Gawker has begun the long-awaited process of rolling out its redesign. Today the design popped up on i09, their future blog. Much has been written about the redesign: how it’s app-inspired, how it’s Twitter inspired, how it radicalizes the business of web publishing, how it’s a blog killer. What I have yet to read about—and what I did not fully realize until I visited i09 today—is the heavy burden it places on headlines.
Aside from the four featured stories on the homepage, the new Gawker design almost exclusively relies on headlines to sell its content. Bold? Yes. But what’s important to note is that this is nothing new. Headlines on websites—particularly those found on news websites with content heavy homepages—carry a very heavy load. For these types of sites, the difference between 10,000 pageviews can rest entirely on the quality of the headline and how well it sells a story.
Newspaper publishers are no strangers to this type of pressure. Newsstand sales, particularly for tabloid newspapers, hinge on front cover headlines. Lucky for them, they really only have to nail one headline—three at the most—to get your money. (See Capital New York’s daily The Front column by Tom McGeveran to see who does it best.) The interior page headlines, while important for tone and customer loyalty, are not nearly as vital to success on a daily basis as the headline on the wood. That’s why writing that headline is almost always left to the Editor-in-Chief or Managing Editor.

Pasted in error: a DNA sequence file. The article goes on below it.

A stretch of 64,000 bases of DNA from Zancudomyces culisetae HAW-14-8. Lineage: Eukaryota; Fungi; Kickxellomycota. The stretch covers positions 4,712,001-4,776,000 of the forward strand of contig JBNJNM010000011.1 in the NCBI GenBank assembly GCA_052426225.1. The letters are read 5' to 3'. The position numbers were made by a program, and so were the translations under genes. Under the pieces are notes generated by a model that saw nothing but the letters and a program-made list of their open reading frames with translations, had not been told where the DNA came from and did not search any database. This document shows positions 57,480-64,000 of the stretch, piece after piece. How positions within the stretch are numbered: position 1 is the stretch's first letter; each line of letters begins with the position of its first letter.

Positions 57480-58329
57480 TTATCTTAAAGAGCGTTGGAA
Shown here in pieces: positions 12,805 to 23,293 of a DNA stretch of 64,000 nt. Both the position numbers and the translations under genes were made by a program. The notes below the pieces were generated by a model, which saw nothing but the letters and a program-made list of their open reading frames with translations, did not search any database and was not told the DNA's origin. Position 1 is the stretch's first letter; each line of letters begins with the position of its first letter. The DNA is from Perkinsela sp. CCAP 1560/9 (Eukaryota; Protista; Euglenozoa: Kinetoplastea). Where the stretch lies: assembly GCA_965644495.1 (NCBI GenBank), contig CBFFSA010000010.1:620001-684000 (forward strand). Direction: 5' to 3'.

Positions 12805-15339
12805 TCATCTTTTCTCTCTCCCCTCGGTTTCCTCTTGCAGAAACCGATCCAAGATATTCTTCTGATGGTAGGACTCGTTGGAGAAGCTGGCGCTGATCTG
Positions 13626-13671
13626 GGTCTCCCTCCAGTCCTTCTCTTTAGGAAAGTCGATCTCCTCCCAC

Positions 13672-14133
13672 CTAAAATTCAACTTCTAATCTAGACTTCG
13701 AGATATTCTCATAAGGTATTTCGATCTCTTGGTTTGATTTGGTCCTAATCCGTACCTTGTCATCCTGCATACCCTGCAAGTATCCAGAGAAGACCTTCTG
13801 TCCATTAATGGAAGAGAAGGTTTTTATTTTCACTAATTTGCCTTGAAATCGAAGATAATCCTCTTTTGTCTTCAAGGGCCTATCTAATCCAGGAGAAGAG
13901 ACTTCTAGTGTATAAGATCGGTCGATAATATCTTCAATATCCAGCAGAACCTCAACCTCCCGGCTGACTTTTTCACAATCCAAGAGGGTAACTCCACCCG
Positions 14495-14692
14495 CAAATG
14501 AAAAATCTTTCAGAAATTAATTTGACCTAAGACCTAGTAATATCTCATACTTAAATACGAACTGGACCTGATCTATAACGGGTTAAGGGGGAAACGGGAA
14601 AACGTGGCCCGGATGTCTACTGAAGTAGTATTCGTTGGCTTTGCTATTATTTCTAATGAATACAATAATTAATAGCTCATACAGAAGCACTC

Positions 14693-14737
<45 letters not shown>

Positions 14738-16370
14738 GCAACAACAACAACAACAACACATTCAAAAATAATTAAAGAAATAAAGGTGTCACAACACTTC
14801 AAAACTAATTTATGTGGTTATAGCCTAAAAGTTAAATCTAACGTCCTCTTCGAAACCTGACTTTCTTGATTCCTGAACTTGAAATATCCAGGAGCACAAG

What if every headline carried that kind of weight? This is the case online. Each headline represents a potential click, a potential pageview that will ultimately contribute to your bottom line.
What’s remarkable is that many newspapers still foolishly think they can simply repurpose their print headlines online. The art of headline writing is shaped entirely by context: What art is adjacent? How much space is available for the headline? Who is going to read the headline? Is there a dek and/or bullet points? All of these questions have very specific answers which vary wildly from print to Web—not to mention the fact that the Web headline has the added pressure of search engine optimization (fodder for another post).
So where does this leave Gawker? Right smack in the middle of a headline bacchanal. Never have a string of words been so important to the act of publishing. Overwhelmed with information, consumers rely on headlines to find content quickly and concisely. Luckily, we are a generation of headline writers. (What are Tweets, if not headlines?) The new Gawker has absorbed this fact into its DNA. The only question remains is if Nick Denton and company have mastered the art of headline writing.